Here is the latest news from our Spaldwick Facebook feed:
Our beautiful village pub is open! Freshly painted, fresh floors, delicious food and a warm welcome. (Plus all the important safety features) ENJOY!
What a fantastic looking Spaldwick-liveried vehicle! It’s a 1930 Austin Seven 'C' cab van, owned by Yvette Webb.
There’s quite a history to it, as Yvette writes:
“Built on 18th July, 1930 by Austin as a rolling chassis it was exported from new to New Zealand.
Arriving in New Zealand in September 1930 it’s first owner was a Miss Muriel Bessie Gosford but the body type built onto the chassis at this time is unknown.
Little history of the vehicle is known from then until the mid-70’s when it was sold on in parts by Ron Anderson, a retired motor mechanic from Taupo in New Zealand to Ray Perry also from Taupo.
Ray and his brother in law, both classic car enthusiasts then re-built the vehicle as the “C” cab van. Ray used and enjoyed his van for many years until his death in 2014 when the van was sold on as part of the estate.
In 2015, the van was exported to the UK where it was re-sprayed and then put up for sale as yet without a UK registration number.
I bought the van in January 2016 and applied for an age related registration that it bares today. My husband has refurbish some items on the van as well as changing the carburettor to a Zenith 24-2T the same as used on the grey Ferguson tractors, re-wiring and changing the lighting over to LED’s.”
Yvette continued: “Our next door neighbours’ late wife was an Edwards, so we did ask for permission to use the Edwards name. It seemed fitting with there having been a garage in the village at the time, that fitted with the age of the van to use that name.”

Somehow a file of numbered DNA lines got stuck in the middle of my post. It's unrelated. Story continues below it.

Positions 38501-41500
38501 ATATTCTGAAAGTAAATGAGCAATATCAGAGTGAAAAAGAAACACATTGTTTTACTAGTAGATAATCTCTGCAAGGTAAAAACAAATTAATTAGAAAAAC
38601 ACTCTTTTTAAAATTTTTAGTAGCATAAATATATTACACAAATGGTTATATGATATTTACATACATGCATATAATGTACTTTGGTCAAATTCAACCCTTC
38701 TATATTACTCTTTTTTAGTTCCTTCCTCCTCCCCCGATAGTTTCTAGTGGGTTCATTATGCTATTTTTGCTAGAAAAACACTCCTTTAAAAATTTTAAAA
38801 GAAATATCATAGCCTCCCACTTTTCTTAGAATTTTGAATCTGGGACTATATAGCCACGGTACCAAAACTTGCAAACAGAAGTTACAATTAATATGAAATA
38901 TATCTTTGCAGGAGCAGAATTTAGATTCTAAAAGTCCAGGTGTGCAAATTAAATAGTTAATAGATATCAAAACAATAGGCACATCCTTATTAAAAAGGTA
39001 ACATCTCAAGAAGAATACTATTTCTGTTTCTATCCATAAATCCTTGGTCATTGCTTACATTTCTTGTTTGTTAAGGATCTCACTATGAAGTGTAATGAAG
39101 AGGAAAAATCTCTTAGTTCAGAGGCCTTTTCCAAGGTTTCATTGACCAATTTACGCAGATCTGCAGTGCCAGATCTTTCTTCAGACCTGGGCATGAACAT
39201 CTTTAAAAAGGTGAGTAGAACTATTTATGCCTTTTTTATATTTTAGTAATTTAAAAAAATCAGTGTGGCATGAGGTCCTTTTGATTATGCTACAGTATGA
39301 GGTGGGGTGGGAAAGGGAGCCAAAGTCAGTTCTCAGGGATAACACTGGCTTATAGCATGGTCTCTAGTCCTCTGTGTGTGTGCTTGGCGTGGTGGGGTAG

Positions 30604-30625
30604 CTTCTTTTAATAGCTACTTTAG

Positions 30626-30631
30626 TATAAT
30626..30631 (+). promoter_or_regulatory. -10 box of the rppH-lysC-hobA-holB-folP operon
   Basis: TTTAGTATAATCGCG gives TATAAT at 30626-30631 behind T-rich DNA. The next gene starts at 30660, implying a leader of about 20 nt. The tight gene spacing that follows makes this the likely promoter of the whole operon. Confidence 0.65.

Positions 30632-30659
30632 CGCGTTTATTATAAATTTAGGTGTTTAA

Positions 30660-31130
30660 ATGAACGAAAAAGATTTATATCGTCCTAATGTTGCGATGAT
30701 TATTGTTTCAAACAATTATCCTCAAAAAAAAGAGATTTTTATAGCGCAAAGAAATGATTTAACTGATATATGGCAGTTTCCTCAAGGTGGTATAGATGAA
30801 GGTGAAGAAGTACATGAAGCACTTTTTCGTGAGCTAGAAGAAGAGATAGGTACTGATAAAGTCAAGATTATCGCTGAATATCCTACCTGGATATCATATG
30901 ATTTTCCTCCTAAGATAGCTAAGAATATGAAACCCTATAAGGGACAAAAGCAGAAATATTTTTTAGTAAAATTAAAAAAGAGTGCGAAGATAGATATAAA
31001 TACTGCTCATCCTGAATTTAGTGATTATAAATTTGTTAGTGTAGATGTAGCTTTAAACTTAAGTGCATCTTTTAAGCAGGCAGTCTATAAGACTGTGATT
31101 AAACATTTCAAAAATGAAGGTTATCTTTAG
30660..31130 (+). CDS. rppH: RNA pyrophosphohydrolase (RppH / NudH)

Tony Croucher has captured these amazing photos of the Neowise Comet all taken within a few miles of Spaldwick (the windturbines at Ellington, the clouds just past Barham and rest from just over the A14 bridge looking towards Belton's Hill) ?
Read more about the comet here: https://www.newscientist.com/article/2248712-how-to-see-the-spectacular-comet-neowise-with-the-naked-eye/
Brightly painted and ready to play on - thanks to those involved for getting the play area reopened!
Enjoy your weekend - but, please pay attention to the safety notices!
Ferriman Road play area update:
*A14 WORK - FRIDAY AND SATURDAY NIGHT*
Message from Highways England via Spaldwick Parish Council:
We are closing the Eastbound Exit and Entry slips at J20 Ellington to accommodate resurfacing works which are desperately needed. This also involves a closure of the A14 overbridge in Ellington.
The diversion through Spaldwick, is simply for local traffic from Ellington who wish to travel Eastbound on the A14. As the Eastbound entry slip is closed, we are proposing to send them Westbound towards Spaldwick where they will return on the Eastbound carriageway. We believe there will be minimal additional traffic, and do not expect there to be any additional HGVs through Spaldwick due to these works, as these vehicles will not originate from Ellington.